David

                      David and Cara Lawson-Ball
                      RiverJourneys Inc.
                      70529 Martin Road
                      Edwardsburg, MI 49112

                      574-535-3623
                      http://www.riverjourneys.org
                      riverjourneys@...

                      Dedicated to providing our customers personal growth,
                      team building, and leadership development through outdoor adventure.

                      "In the woods nothing will befall me . . . no disgrace, no calamity
                      which nature cannot repair."

                      Ralph Waldo Emerson
                      ----- Original Message -----
                      From: Chinell, David F (GE EntSol, Security)
                      To: hammockcamping@yahoogroups.com
                      Sent: Thursday, March 27, 2008 1:20 PM
                      Subject: RE: [Hammock Camping] Re: ,Newbie


                      Tom:

                      I'd like to give you a heads up on that Jungle model. On the two I own,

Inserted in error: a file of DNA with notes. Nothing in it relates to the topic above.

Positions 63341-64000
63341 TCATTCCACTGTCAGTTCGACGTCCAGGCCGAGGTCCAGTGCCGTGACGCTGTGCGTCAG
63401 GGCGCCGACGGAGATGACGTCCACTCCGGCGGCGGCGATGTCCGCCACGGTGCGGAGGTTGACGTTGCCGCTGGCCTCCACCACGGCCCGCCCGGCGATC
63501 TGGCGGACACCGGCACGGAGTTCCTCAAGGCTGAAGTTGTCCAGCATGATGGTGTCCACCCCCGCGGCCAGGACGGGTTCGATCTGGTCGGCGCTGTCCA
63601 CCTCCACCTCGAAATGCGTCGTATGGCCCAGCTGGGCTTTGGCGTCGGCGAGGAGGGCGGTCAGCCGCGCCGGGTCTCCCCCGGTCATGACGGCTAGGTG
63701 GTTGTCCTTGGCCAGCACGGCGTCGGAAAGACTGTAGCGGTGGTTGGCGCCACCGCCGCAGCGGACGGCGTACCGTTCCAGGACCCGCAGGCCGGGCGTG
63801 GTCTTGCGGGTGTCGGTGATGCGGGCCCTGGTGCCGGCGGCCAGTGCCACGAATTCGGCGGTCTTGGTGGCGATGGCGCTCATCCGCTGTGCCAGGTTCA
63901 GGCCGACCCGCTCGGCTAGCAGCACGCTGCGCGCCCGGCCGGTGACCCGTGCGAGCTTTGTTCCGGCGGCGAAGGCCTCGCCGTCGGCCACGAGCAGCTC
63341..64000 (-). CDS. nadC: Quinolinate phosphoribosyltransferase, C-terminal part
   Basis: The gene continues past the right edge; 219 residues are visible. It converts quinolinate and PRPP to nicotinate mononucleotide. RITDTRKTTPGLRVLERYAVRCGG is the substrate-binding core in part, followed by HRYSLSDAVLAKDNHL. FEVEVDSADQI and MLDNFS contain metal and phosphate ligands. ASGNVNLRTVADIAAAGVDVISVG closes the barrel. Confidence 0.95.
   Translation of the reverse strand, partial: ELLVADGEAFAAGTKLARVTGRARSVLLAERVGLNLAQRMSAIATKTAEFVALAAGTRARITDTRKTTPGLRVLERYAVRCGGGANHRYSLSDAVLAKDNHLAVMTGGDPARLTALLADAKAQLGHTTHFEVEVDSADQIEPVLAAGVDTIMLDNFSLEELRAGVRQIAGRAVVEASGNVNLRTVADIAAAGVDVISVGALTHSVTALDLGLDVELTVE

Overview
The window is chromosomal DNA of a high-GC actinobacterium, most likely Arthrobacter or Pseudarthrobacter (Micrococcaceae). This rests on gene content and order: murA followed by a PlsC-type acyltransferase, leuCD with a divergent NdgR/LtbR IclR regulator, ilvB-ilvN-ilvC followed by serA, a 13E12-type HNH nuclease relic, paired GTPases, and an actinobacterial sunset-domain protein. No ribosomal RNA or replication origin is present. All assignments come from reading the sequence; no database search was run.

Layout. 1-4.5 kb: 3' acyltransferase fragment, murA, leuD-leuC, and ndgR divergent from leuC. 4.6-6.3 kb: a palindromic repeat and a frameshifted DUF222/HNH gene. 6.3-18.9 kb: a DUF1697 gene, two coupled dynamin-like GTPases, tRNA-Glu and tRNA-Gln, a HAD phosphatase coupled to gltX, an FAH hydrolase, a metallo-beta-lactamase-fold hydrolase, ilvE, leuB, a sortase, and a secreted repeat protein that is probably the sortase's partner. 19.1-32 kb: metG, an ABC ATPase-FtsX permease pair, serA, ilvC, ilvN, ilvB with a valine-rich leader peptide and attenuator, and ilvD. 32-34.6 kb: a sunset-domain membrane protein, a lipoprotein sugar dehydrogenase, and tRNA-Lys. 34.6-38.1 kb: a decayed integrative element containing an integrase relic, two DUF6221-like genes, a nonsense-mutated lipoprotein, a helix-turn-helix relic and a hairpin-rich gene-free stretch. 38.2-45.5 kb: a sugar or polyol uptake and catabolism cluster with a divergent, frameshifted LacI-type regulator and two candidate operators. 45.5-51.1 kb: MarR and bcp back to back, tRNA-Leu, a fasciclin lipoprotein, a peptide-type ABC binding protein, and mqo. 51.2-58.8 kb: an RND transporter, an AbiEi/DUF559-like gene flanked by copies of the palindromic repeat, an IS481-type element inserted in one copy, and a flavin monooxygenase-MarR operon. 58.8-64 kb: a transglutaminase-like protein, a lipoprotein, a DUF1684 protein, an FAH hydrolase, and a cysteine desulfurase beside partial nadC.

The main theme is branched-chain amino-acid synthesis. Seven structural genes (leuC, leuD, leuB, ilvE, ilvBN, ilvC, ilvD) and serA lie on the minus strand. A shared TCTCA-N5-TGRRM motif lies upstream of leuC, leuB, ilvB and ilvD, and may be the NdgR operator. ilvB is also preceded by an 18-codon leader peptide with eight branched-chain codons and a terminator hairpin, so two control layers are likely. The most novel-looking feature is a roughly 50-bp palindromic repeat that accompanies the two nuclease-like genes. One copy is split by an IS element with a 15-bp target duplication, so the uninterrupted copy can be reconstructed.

it seems like the body is waterproofed and the tarp is only water
                      resistant. My inelegant test is to put my open mouth on the fabric and
                      see if I can draw air through. No on the bottom; fairly easily on the
                      top.

                      What this means is that (unless Tom Claytor has changed his
                      manufacturing specs) your tarp might not withstand prolonged, heavy rain
                      and keep you dry. Mine didn't, at an almost critical time. (Late August
                      in northern Ontario, when being cold and wet with no way to dry out is a
                      LOT more serious than here in Florida.)

                      So check it out before you get yourself three days into the outback. You
                      might want to swap the stock tarp for a known performer if there's any
                      chance of heavy rain. You might want to consider adding some DWR
                      treatment to the stock tarp.

                      It's been over two years since I got my Jungle models. I'd be interested
                      to know if Tom has changed the tarp.

                      Bear


                      [Non-text portions of this message have been removed]





                      [Non-text portions of this message have been removed]
                    • Tom Frazier
                      I m not sure if he has changed his tarp...I ve been looking at buying his hammock for a number of years and it seems that he s used the same design, same
                      Message 10 of 15 , Mar 27, 2008
                      • 0 Attachment
                        I'm not sure if he has changed his tarp...I've been looking at buying his hammock for a number of years and it seems that he's used the same design, same fabric and same treatment.